Of course, no brand can ignite growth without the right leadership to make sure it’s on a firm foundation, a problem faced by Mama Fu’s Asian House in 2008.

“There wasn’t a defined infrastructure at the home office,” says Randy Murphy, president and CEO of Mama Fu’s. “We had to get a CEO in place with experience and build infrastructure.” The right CEO, it turned out, was Murphy, who was a Mama Fu’s franchisee before buying the company from Raving Brands in 2008. The company also brought in industry veteran Stephen MacManus as chief operations officer because he knew how to implement all the strong franchise operations it needed. 

Starbucks Coffee made a similar move when it brought back founder Howard Schultz in January 2008, after the company began to experience a decline. Schultz immediately introduced a transformation agenda that “returned our focus on operational excellence and customer experience as key components of everything we do at Starbucks,” says Cliff Burrows, president of Starbucks Coffee U.S.

Having the right people in place at every level is vital for a successful turnaround, Burrows says. “What’s important to note is the transformation was only possible through the hard work and dedication of our employees,” he says.   

Sometimes the problems with a concept are not blatantly obvious, which John Pepper learned firsthand. Pepper was cofounder and CEO of burrito chain The Wrap, where sales flattened in 2003 and 2004. He finally realized the brand was suffering an identity crisis of sorts. “There was no passion behind the name of our brand,” he says. “I had an awful feeling we were moving forward with a name that was holding us back.”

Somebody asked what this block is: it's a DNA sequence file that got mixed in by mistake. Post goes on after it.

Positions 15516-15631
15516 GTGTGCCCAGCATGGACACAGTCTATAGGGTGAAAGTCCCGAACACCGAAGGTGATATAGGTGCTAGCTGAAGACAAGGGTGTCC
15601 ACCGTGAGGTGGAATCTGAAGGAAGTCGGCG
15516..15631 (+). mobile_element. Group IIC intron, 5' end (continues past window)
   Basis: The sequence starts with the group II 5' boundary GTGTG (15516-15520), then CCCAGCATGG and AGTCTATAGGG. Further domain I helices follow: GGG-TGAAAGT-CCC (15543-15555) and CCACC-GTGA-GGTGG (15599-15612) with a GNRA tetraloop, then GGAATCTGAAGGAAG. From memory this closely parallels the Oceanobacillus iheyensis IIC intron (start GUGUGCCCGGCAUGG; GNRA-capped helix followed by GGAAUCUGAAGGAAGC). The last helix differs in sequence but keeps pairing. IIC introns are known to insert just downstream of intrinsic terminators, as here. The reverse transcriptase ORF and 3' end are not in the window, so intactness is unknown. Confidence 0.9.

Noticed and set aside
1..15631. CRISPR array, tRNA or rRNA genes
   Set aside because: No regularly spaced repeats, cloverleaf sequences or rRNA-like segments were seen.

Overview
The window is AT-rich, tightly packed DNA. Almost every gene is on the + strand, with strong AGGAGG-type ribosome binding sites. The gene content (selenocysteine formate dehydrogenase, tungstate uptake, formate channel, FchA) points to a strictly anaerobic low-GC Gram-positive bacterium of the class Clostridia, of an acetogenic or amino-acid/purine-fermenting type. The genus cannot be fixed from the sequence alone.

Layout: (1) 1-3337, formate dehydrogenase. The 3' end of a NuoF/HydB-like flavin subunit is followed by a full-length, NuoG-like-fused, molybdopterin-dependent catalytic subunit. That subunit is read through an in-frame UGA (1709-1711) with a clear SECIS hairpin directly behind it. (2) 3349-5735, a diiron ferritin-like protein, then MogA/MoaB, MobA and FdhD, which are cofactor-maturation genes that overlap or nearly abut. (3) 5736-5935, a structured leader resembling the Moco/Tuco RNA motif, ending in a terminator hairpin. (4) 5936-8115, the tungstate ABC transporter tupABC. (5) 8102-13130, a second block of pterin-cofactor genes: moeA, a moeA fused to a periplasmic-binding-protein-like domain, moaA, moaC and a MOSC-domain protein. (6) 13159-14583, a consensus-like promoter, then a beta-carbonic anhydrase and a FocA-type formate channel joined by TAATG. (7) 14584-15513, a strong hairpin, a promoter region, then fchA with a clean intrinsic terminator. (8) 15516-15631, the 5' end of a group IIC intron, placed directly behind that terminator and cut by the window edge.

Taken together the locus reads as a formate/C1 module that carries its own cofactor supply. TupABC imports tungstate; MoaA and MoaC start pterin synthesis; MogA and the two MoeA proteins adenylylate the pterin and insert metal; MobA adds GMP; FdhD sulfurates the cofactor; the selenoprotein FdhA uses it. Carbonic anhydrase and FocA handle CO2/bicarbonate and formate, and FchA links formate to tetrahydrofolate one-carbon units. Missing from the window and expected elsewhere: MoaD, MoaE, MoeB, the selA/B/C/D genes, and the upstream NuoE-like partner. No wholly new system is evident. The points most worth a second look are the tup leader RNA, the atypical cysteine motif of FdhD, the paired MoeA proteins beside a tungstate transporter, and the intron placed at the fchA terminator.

After a chance meeting with Starbucks’ Schultz and discussing the issue with him and several other industry experts, Pepper hired Cincinnati-based FRCH Design Worldwide to find a new name for the business. The result? Boloco, with the tagline “Inspired Burritos.” 

After the name change, Pepper says sales started to rise once more—all without a single change to the concept’s menu. 

Krispy Kreme’s Morgan says that when planning a resurgence strategy, companies need to be prepared to invest in the future. “We had to be willing to invest in people in certain spots,” Morgan says, adding that the investment included staff changes in the supply chain, marketing, and operations of the company. Morgan says Krispy Kreme also had capital expenditure requirements for updating existing facilities and opening new stores. 

A healthy time investment also should be incorporated into any turnaround strategy. “It’s not easy to do,” Mama Fu’s Murphy says. “It doesn’t happen overnight. It takes a lot of time and energy to fix it. It’s not for the lighthearted.” 

And even when a quick-service concept seems to be on the road to recovery, Morgan says operators should not believe the rough patch is over. “Be wary of getting complacent,” he says. “Don’t fool yourself into thinking it won’t happen again.”